“I ran out of gas,” I explained, trying to regain my composure.

“Well let’s go,” said Helen.

I felt foolish as we headed back to town in her old pickup truck. Toby Keith played on the radio and a red Make America Great Again hat rested on the dash. I guess those kind of white women did exist. I stole a few glances of Helen as we drove back to town. I realized then that she wasn’t scowling earlier. She wasn’t angry—she was tired.

We didn’t exchange any words on the way back to Rawlins. When we arrived I filled a gas can and went into the tiny station to pay. It wasn’t until we turned back out onto the main road that Helen began to talk.

“I’m sorry those boys scared you. They don’t mean any harm. Boys are just being boys,” she said.

That’s exactly the kind of thing I’d expect a Trump supporter to say, and I replied, “That’s not really acceptable behavior. I was really afraid.” I said it quietly, but sternly, wanting to express my disapproval but not wanting to alienate my unlikely knight in shining armor.

“I know,” Helen conceded, “but there isn’t much that women can do to change the behavior of men. God wired them that way—it’s biblical. Best to just keep your head down,” she said, as if this was fact and not opinion.

I didn’t respond, knowing that I wouldn’t be able to convert this Trump supporter into a feminist in the seven miles between here and my abandoned car. When we reached the car, Helen and I both got out of the truck, she carrying her flashlight in order to aid the process. I thanked her for her help.

“I never heard a woman talk like you did tonight,” Helen cut in unexpectedly. “That was really cool.”

“Oh thank you,” I said, surprised, not expecting this Trump supporter to like my jokes and ideas.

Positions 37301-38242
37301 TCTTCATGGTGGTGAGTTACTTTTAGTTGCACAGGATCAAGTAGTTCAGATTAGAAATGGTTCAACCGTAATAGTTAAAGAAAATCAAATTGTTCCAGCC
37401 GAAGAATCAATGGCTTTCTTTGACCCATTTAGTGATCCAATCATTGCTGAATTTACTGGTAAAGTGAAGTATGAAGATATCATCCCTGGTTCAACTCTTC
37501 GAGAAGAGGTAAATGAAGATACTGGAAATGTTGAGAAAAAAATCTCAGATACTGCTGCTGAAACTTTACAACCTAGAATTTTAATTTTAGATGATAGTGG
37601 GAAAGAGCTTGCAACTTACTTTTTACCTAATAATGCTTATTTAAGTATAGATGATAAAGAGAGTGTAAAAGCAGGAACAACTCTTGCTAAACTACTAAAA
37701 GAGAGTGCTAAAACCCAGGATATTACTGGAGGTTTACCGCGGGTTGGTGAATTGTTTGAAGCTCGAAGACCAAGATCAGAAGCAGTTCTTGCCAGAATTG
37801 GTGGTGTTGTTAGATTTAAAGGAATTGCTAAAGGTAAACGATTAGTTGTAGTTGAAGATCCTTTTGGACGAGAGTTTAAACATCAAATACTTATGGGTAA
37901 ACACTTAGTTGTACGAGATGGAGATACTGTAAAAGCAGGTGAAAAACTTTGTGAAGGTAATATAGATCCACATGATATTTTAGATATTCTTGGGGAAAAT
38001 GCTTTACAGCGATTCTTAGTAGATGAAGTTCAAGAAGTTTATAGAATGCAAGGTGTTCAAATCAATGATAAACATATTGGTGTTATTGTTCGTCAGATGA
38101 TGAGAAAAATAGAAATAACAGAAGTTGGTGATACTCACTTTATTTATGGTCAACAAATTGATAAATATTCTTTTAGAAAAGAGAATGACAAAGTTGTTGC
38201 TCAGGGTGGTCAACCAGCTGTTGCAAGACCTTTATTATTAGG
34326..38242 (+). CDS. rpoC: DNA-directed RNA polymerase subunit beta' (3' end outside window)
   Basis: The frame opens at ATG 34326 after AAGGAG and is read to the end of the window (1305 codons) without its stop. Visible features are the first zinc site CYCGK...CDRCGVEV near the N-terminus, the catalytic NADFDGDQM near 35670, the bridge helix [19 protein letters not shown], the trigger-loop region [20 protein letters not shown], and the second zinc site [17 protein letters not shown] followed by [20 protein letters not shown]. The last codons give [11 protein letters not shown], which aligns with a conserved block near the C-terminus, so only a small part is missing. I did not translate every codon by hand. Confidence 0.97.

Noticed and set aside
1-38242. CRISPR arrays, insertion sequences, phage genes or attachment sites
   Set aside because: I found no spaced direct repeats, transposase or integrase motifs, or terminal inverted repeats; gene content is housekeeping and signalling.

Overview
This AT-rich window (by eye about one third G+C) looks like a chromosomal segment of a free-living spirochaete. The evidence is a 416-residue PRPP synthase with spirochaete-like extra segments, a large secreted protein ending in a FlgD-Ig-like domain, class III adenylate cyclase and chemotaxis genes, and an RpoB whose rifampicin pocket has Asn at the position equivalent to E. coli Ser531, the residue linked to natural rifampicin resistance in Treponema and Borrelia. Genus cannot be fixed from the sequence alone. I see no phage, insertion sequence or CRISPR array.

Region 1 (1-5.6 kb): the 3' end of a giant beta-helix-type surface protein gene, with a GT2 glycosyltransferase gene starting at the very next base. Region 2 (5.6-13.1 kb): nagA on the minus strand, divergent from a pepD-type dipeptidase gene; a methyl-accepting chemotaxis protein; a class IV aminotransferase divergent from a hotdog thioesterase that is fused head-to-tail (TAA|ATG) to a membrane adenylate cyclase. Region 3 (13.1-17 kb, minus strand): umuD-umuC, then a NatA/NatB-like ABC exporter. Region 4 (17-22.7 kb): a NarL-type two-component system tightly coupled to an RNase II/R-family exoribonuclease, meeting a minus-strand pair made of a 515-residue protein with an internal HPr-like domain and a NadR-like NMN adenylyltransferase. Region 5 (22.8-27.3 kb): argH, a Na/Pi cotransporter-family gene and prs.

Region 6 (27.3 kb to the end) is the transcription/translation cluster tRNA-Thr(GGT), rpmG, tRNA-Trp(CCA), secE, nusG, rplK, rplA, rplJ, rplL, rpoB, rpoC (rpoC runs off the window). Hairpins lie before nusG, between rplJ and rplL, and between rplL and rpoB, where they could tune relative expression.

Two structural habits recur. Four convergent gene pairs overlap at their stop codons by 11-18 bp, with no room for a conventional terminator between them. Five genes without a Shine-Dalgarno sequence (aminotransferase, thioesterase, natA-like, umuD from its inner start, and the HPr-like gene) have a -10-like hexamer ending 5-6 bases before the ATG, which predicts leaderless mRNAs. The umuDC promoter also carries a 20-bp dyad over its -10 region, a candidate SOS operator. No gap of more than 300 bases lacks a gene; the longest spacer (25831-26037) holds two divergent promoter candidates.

“Yeah, I never tried to be funny or talk like that in all my life. You’re really brave. I could never do that,” she said with a faint smile.

“I’m not brave,” I said. “I ran into the bushes like a scared cat.” We both laughed.

“Thank you for helping me tonight,” I added. “I might’ve died out there if you didn’t find me with your flashlight. I really appreciate it,” I said sincerely.

“No problem,” she replied. “I’m glad I caught you. Those iPhones are expensive. I’d have to drive all the way to the Walmart in Laramie to get me one of those.”

We both sat there awkwardly for a moment as my car idled on the dark road.

“Well you better get back to town for more gas. I’ll follow you until you reach the station,” she said reassuringly.

As Helen started to head back to the car I yelled out to her, “Hey Helen! You can share your thoughts and ideas too. You don’t have to be a comedian, and you most certainly do not need to be brave.” I tried not to sound too preachy.

She looked at me for a moment with her signature scowl, and then a smile spread across her face. “You’re right. If a scared little girl like you can talk to all those men like that, I certainly can too.”

As I headed back into town I considered the evening. The show was shit, the pay was shit. Those men had terrified me and now I was definitely too tired to make it back to Denver by morning. But in the end I realized that between me and Trump, at least one of us was actually making America great again.




Stand-up comic Christie Buchele made a name for herself by the heart-wrenching and hilarious realities of being a woman with a disability. Christie has been featured on Viceland’s “Flophouse,” and “Hidden America with Jonah Ray.” Christie co-hosts a witty relationship advice podcast, “Empty Girlfriend,” and is one-third of the all-female Denver comedy powerhouse, “The Pussy Bros.”